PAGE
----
Now I was going home without a gall bladder. My abdomen was sore, but I hadn’t felt this good in a long time.
Catherine really doesn’t want me to die.
Now that she’s in Huntsville for a hiatus during the next couple of months, she has seized control of the kitchen.
The refrigerator and pantry are fully stocked with ingredients that she’s using to make three healthy meals a day, keeping me well clear of fast food and soda as much as possible.
She worries that I’ll drop dead if I don’t stay on top of my diet. It’s sweet of her, and I don’t mind going along with it because the woman can cook and I can cope with being spoiled.
So let’s not tell her that dying young doesn’t really run in my family. Don’t mention that Mama Bess made it to her 90s after a lifetime of deep-fried Southern cooking, sugary cakes, and sweet tea by the jug.
Let’s keep quiet about my hard-drinking, cigarette-smoking Grandpa Jack who made a long run of it too.
Best we hold these secrets close to the vest.
Don’t want to ruin a good thing!
Maybe I spoke a little too soon about no longer being terrified of doctors.
Within days of getting a flu shot last week, I was flattened by flu-like symptoms. On Monday, I pulled a muscle in my back, probably from a violent sneeze. Tuesday night, I couldn’t sleep due to a horrendous case of heartburn.
The general theory right now is that I’ve been under a lot of stress and these problems might have something to do with that.
Stress? Maybe so. In the last few months, I’ve started a new relationship, dealt with a sick cat, lost a job that I really liked, found a new job with huge potential, and started the process of getting moved hundreds of miles away to a new town.
On Tuesday, trying to get ahead of any bad news that might surprise me, I called the doctor’s office to ask about my blood work results from the previous week. The nurse explained that the results were in and the cholesterol numbers weren’t good. In fact, she said, they were “well beyond the number” at which the doctor starts a medication regimen. Hrmph. Old me, the me that doesn’t want to hear bad news and really just wants another chicken wing, thanks, just wanted to pretend he hadn’t heard that. New me immediately made an appointment for the next day to talk to the doctor, review all the results, and get the medication started.
On Wednesday, I was back in the clinic. Blood pressure checked out fine without having to get a second reading and I guess being sick had a side benefit: I lost two pounds. Then I got ushered into an exam room. The nurse closed the door. For about 45 minutes, I sat with my iPhone, checking email, goofing around on Twitter, and playing Angry Birds. The phone ran out of juice, though, so I finally opened the door and stepped outside to harass someone about the delay. That’s when I saw the doctor and she told me that she’d be right in.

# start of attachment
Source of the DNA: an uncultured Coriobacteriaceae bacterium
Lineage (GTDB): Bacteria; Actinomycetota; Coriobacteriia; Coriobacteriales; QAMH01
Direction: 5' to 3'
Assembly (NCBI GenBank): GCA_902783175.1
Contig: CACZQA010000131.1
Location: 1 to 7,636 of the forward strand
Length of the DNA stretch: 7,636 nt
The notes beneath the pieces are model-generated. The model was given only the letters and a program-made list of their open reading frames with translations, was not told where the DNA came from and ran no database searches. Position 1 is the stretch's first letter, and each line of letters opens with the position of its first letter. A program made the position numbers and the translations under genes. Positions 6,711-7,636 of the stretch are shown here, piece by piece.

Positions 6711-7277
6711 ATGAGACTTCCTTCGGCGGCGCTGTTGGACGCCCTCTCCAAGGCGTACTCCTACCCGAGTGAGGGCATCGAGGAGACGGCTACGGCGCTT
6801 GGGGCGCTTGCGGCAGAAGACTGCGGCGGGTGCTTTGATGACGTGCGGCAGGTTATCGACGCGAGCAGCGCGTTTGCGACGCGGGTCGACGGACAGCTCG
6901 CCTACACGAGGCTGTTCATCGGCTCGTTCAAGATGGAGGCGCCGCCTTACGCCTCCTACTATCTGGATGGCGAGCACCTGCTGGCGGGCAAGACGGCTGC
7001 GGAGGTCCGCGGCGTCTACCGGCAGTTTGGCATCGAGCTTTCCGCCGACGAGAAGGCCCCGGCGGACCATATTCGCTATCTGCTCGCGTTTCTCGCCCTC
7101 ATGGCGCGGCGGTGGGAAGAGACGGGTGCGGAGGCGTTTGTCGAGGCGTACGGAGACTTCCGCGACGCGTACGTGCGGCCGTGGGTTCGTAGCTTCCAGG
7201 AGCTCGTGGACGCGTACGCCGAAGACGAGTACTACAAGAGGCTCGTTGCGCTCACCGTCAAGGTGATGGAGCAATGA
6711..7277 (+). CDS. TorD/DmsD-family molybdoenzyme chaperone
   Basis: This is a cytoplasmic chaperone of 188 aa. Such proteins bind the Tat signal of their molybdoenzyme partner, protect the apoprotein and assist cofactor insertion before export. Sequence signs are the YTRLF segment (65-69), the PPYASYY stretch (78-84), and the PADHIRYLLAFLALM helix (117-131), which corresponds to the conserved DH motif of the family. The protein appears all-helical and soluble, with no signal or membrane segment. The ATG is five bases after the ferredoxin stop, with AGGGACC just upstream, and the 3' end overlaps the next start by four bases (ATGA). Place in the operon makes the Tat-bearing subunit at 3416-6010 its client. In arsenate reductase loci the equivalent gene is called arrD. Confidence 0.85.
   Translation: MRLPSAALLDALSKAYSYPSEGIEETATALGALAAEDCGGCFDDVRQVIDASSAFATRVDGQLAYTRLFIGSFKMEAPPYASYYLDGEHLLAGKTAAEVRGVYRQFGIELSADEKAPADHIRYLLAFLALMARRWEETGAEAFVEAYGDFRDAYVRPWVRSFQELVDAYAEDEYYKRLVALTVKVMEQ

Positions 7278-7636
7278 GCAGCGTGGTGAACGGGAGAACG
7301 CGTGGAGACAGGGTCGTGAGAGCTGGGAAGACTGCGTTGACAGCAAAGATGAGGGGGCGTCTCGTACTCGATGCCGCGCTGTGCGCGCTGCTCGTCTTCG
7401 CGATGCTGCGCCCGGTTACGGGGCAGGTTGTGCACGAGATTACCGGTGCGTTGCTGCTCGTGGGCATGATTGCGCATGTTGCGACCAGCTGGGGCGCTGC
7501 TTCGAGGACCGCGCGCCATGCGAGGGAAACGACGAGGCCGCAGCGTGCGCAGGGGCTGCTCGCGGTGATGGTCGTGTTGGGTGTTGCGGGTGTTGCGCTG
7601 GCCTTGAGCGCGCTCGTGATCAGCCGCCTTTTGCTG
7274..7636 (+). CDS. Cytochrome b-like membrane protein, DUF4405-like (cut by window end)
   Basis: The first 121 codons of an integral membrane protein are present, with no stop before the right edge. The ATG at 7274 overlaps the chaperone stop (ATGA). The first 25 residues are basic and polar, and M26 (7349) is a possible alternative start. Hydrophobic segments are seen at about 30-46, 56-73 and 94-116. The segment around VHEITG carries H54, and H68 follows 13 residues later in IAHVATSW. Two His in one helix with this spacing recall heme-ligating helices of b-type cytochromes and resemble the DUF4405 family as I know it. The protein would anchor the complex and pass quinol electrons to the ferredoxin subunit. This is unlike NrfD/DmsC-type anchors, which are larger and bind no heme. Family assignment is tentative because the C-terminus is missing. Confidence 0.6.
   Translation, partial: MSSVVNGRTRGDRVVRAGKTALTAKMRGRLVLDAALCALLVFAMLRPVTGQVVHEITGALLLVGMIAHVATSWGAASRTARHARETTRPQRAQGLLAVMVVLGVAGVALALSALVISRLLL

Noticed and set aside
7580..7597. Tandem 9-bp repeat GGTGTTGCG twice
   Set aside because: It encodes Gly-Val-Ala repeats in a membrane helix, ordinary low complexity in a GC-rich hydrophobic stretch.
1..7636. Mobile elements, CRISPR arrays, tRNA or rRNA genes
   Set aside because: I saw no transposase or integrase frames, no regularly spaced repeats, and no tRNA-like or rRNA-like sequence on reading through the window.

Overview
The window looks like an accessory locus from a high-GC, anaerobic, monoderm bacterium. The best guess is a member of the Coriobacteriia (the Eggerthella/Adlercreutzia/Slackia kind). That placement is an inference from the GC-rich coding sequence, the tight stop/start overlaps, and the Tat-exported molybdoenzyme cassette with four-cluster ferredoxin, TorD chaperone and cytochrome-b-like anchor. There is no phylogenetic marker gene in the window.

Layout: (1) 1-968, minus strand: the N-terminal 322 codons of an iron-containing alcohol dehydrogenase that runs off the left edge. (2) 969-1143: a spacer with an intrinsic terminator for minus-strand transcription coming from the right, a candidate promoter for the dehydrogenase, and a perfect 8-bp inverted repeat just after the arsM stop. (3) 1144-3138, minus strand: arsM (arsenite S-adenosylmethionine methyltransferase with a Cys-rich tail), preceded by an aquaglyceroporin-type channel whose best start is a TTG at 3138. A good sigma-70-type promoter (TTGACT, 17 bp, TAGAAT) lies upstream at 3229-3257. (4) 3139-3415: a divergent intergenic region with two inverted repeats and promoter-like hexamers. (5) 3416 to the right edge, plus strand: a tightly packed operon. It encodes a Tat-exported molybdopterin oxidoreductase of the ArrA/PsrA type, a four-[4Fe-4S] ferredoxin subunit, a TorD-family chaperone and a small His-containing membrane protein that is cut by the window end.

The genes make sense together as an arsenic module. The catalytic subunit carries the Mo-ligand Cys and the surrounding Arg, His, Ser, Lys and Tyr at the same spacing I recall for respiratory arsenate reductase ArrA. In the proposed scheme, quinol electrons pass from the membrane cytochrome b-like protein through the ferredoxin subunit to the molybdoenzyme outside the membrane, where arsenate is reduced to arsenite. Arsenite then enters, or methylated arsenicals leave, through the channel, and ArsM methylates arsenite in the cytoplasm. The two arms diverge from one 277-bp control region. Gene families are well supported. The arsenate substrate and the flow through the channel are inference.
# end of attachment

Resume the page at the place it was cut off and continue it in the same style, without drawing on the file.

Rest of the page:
The numbers on my blood work, overall, weren’t bad. They were largely normal. Sodium and sugar levels were fine. Protein could be a little higher, but nothing alarming. Liver looked good. The Low Density Lipoprotein (LDL – the bad cholesterol) results provided reason for concern, though. That number – 206 – was basically off the charts. If that doesn’t change, I’ll remain at high risk for heart attack and stroke as I get older. I really don’t want that to happen. The other numbers in my blood test suggested that it wasn’t necessarily my diet that was the root cause of the problem. Instead, it’s likely that I’m just genetically predisposed to having a lot of crappy cholesterol. That doesn’t mean I’m off the hook for fixing it, however. Diet and a lack of significant exercise certainly exacerbated the problem.
So, I’ll start cholesterol management medication – Pravastatin – this week. That’ll help bring the number down some, but the rest is going to rely on a lot of work and discipline from me. I’ll have to walk more. Run more. Work out. I’ll have to shop smarter, cook smarter, and eat healthier when I’m out and about.
I’m glad I went to the doctor and that I’m dealing with the problem head-on. I plan to live a while longer. This should help!
Mostly, this plan involves eating:
* Not much red meat or pork
* Little or no dairy
* No junk food
And it involves drinking:
* Diet soft drinks
And it involves getting off my ass and:
* Otherwise exercising
I’ve been on a decent walking regimen for about a month now, but that’s going to be amped up. Eventually, I’ll probably sign up for a fitness club membership somewhere. In particular, I’ll be watching for clubs that offer achievements because, as people should know about me by now, I’m an achievement whore and I love turning things I should hate into things that are fun.
Stay tuned. We’ll see how it goes.
What I’m Reading
Blackout by Connie Willis
What I’m Playing
Warhammer 40K: Dawn of War II
You Don't Know Jack
World of Warcraft
Left 4 Dead 2
What I’m Writing
No Son of Hekayt - Book I: Artifacts
Free to download in PDF format!
Coming soon: 31 Days of OtherSpace - 1 work of fiction a day during March 2011.